If no :term:`root factory` is passed to the :app:`Pyramid` :term:`Configurator` constructor, or if the root_factory value specified is None, a default root factory is used. The default root factory always returns a resource that has no child resources; it is effectively empty.
Usually a root factory for a traversal-based application will be more complicated than the above Root class; in particular it may be associated with a database connection or another persistence mechanism.
Emulating the Default Root Factory
For purposes of understanding the default root factory better, we'll note that you can emulate the default root factory by using this code as an explicit root factory in your application setup:
The default root factory is just a really stupid object that has no behavior or state. Using :term:`traversal` against an application that uses the resource tree supplied by the default root resource is not very interesting, because the default root resource has no children. Its availability is more useful when you're developing an application using :term:`URL dispatch`.
If the items contained within the resource tree are "persistent" (they have state that lasts longer than the execution of a single process), they become analogous to the concept of :term:`domain model` objects used by many other frameworks.
The resource tree consists of container resources and leaf resources. There is only one difference between a container resource and a leaf resource: container resources possess a __getitem__ method (making it "dictionary-like") while leaf resources do not. The __getitem__ method was chosen as the signifying difference between the two types of resources because the presence of this method is how Python itself typically determines whether an object is "containerish" or not (dictionary objects are "containerish").
Each container resource is presumed to be willing to return a child resource or raise a KeyError based on a name passed to its __getitem__.
Leaf-level instances must not have a __getitem__. If instances that you'd like to be leaves already happen to have a __getitem__ through some historical inequity, you should subclass these resource types and cause their __getitem__ methods to simply raise a KeyError. Or just disuse them and think up another strategy.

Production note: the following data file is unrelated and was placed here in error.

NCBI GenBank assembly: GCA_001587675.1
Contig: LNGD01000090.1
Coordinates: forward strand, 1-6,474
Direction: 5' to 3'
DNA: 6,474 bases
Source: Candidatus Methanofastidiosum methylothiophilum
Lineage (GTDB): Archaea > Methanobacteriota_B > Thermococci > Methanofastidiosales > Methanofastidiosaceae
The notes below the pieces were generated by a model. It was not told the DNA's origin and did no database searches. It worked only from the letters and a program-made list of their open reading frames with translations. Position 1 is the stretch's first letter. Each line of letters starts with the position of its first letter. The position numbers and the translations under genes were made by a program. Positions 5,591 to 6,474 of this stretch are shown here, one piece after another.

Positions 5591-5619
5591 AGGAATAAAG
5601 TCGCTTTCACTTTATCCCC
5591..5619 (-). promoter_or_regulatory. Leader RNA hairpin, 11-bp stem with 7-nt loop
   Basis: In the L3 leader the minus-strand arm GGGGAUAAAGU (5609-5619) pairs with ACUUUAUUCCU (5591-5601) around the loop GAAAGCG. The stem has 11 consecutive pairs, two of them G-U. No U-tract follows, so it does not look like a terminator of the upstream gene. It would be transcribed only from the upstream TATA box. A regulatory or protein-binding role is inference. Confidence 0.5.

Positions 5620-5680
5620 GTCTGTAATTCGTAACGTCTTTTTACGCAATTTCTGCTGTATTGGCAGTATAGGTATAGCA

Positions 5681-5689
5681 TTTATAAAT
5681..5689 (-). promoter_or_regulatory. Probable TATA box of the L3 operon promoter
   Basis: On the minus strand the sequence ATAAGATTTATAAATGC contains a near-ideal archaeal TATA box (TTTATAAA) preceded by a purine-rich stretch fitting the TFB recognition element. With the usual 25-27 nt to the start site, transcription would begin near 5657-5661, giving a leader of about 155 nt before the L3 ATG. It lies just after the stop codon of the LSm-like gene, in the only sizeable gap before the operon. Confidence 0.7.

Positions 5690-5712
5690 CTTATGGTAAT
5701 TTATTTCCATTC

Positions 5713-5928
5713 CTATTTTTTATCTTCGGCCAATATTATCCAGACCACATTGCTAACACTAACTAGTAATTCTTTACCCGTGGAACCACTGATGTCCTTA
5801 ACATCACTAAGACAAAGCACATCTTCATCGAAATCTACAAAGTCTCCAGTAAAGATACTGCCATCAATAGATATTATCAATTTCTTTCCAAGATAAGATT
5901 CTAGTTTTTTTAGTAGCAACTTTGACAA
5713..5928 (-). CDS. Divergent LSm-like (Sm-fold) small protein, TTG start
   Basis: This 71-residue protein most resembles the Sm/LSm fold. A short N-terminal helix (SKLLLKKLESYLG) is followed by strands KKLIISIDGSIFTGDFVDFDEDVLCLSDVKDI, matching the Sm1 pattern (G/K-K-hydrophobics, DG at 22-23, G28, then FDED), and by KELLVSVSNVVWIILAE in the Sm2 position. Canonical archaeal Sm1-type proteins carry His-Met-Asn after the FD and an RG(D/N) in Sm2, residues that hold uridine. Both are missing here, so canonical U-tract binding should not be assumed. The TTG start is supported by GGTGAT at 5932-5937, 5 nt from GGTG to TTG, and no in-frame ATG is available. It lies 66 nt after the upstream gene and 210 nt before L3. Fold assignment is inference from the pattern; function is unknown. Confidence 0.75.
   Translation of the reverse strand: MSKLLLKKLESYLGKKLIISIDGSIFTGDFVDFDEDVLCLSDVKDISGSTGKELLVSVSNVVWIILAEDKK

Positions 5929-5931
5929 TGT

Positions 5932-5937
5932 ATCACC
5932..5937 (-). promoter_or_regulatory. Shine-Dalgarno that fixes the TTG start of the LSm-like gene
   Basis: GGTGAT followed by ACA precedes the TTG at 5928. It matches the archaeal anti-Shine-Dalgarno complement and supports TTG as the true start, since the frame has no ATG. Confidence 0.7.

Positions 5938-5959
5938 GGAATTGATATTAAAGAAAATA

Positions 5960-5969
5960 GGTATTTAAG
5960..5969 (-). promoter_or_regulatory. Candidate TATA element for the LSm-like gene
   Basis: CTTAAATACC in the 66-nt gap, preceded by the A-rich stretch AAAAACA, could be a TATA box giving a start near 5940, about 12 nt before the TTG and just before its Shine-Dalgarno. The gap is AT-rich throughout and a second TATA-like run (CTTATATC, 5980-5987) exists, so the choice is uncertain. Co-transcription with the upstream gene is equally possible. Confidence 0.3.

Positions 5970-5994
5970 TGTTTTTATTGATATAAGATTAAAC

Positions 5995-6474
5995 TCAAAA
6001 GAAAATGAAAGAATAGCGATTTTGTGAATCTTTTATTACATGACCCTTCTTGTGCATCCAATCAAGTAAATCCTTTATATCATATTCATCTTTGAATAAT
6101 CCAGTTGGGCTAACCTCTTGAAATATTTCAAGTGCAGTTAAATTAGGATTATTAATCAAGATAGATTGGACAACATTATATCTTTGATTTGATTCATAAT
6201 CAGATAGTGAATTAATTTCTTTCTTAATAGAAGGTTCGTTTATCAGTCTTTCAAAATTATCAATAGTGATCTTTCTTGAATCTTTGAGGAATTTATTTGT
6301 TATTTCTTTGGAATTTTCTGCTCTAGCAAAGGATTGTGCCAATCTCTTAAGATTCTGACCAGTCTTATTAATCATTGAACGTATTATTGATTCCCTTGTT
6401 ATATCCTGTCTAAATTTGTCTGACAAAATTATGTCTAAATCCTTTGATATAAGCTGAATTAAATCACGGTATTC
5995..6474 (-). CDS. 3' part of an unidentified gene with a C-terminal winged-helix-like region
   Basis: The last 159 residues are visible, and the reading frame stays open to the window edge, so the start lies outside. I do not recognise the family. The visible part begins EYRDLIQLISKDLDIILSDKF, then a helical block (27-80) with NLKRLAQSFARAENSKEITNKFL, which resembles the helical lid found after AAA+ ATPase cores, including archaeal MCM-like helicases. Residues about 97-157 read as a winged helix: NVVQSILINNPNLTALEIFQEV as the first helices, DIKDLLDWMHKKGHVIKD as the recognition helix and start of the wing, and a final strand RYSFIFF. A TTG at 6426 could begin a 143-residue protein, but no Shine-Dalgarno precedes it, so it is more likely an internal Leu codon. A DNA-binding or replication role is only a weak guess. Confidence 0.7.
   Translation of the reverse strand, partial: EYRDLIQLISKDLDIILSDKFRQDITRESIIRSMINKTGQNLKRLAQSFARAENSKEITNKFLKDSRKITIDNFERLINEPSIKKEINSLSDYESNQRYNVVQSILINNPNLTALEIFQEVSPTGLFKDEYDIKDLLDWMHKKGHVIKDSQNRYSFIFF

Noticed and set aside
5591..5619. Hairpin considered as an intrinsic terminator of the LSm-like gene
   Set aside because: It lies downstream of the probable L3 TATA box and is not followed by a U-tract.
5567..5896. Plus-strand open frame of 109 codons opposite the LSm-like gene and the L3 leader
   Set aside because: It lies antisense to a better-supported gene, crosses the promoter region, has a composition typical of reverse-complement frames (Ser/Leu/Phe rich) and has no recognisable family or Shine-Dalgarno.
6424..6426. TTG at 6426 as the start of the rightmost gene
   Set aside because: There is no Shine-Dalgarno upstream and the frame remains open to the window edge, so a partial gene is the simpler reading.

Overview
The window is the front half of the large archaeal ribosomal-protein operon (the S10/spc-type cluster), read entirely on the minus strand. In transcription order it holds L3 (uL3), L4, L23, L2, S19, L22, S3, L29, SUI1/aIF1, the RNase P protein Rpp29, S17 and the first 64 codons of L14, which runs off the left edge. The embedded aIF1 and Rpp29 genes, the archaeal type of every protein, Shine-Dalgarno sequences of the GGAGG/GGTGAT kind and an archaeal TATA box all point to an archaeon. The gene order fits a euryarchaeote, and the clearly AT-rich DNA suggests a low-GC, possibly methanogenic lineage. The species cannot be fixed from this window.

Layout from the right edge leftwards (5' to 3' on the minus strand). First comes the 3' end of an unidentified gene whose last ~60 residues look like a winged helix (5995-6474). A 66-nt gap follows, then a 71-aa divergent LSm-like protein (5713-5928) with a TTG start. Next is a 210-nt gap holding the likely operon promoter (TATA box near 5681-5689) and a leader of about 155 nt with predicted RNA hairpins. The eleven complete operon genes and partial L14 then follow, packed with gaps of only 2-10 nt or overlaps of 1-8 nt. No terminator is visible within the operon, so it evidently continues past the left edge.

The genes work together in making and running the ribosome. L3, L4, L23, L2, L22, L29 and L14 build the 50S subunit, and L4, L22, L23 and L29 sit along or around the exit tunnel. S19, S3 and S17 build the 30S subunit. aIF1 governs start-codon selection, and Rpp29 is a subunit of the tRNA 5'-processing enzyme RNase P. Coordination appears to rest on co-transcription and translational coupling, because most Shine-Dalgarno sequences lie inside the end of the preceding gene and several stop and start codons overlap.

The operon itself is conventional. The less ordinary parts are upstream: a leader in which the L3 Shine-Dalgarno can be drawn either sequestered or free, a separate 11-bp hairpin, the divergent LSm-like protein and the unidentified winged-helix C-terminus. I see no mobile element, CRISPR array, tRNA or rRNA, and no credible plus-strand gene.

Usually, the traversal root is a container resource, and as such it contains other resources. However, it doesn't need to be a container. Your resource tree can be as shallow or as deep as you require.
In general, the resource tree is traversed beginning at its root resource using a sequence of path elements described by the PATH_INFO of the current request; if there are path segments, the root resource's __getitem__ is called with the next path segment, and it is expected to return another resource. The resulting resource's __getitem__ is called with the very next path segment, and it is expected to return another resource. This happens ad infinitum until all path segments are exhausted.
The Traversal Algorithm
This section will attempt to explain the :app:`Pyramid` traversal algorithm. We'll provide a description of the algorithm, a diagram of how the algorithm works, and some example traversal scenarios that might help you understand how the algorithm operates against a specific resource tree.
We'll also talk a bit about :term:`view lookup`. The :ref:`view_config_chapter` chapter discusses :term:`view lookup` in detail, and it is the canonical source for information about views. Technically, :term:`view lookup` is a :app:`Pyramid` subsystem that is separated from traversal entirely. However, we'll describe the fundamental behavior of view lookup in the examples in the next few sections to give you an idea of how traversal and view lookup cooperate, because they are almost always used together.
A Description of The Traversal Algorithm
The router creates a :term:`request` object based on the WSGI environment.
The router uses the WSGI environment's PATH_INFO information to determine the path segments to traverse. The leading slash is stripped off PATH_INFO, and the remaining path segments are split on the slash character to form a traversal sequence.
The traversal algorithm by default attempts to first URL-unquote and then Unicode-decode each path segment derived from PATH_INFO from its natural byte string (str type) representation. URL unquoting is performed using the Python standard library urllib.unquote function. Conversion from a URL-decoded string into Unicode is attempted using the UTF-8 encoding. If any URL-unquoted path segment in PATH_INFO is not decodeable using the UTF-8 decoding, a :exc:`TypeError` is raised. A segment will be fully URL-unquoted and UTF8-decoded before it is passed in to the __getitem__ of any resource during traversal.
Thus, a request with a PATH_INFO variable of /a/b/c maps to the traversal sequence [u'a', u'b', u'c'].